Screen Auctioning: why?: 

Screen Auctioning: why? High logistical complexity of transporting flowers through the auction block. Logistical and trade processes are tightly coupled. Breakdown of logistics causes immediate halt of trading. How to decouple the logistical processes from the trade processes?

Screen Auctioning: Implementation: 

Screen Auctioning: Implementation Replace the physical product representation with electronic product representation. Flowers remain in cold storage warehouse and go directly to the shipping area after the sale Buyers are still in the auction hall and see a (generic) picture of the flower instead, plus the regular product characteristics of the old situation. Not a fully electronic market, but a step towards.

Screen Auctioning: Implementation: 

Screen Auctioning: Implementation

Screen Auctioning: Implementation: 

Screen Auctioning: Implementation Screen auctioning introduced in February 1996 for Anthuriums, later also for Gerbera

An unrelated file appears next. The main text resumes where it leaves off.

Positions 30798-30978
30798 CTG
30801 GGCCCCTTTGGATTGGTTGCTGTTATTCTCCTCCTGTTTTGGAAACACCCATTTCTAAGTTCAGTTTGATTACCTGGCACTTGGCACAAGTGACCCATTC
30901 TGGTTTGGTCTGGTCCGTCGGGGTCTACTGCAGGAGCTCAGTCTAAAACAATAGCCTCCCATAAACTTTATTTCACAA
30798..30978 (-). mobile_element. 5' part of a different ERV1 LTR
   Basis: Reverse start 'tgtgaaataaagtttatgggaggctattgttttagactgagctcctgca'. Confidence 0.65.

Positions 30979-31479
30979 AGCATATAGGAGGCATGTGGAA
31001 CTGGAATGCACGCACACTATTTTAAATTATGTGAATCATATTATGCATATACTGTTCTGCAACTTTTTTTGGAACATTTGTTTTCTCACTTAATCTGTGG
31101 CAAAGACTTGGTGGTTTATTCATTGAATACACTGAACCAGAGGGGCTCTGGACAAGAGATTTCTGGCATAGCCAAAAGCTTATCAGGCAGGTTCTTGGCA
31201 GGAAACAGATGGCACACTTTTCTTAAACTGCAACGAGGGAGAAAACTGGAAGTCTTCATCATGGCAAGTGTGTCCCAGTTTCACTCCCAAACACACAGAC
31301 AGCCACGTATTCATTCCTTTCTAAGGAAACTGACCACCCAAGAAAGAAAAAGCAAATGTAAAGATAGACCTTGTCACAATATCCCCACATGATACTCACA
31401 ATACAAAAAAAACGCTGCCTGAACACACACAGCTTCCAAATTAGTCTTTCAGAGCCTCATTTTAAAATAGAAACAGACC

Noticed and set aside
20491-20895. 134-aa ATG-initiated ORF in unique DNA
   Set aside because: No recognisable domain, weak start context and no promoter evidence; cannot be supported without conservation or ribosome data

Screen Auctioning: Theory: 

Screen Auctioning: Theory Electronic product representation lacked certain information cues for bidders: Color Possible diseases or imperfections Stiffness of the stem (important freshness indicator!) Lemons problem! (Akerlof, 1970)

Screen Auctioning: Main Hypotheses: 

Screen Auctioning: Main Hypotheses Overall less product quality information available, so we have: Hypothesis 1: Screen auctioning will lead to lower prices Hypothesis 2: The screen auctioning effect will be stronger for more expensive flowers

Screen Auctioning: Data: 

Screen Auctioning: Data Transaction database available, containing data on the transaction (price, quantity, date), as well as the flower (diameter, stemlength, quality code) and the identity of buyer and grower. Additional control variable: VBN-price, average Anthurium price at all other Dutch flower auction for that month All Anthurium transactions from 1995-1997 (N= 372,856)

Screen Auctioning: Analysis: 

Screen Auctioning: Analysis OLS Regression model: PRICE =  + 1*DIAM + 2*WKDAY + 3*VBN + 4*QUANT + 5,I*FLWTYPEi + 6 *SCRAUC + . R2 = 0.588 6 is negative overall, as well as for 8 of the 9 flower-subtypes separately. Conclusion: hypothesis 1 accepted

Screen Auctioning: Analysis: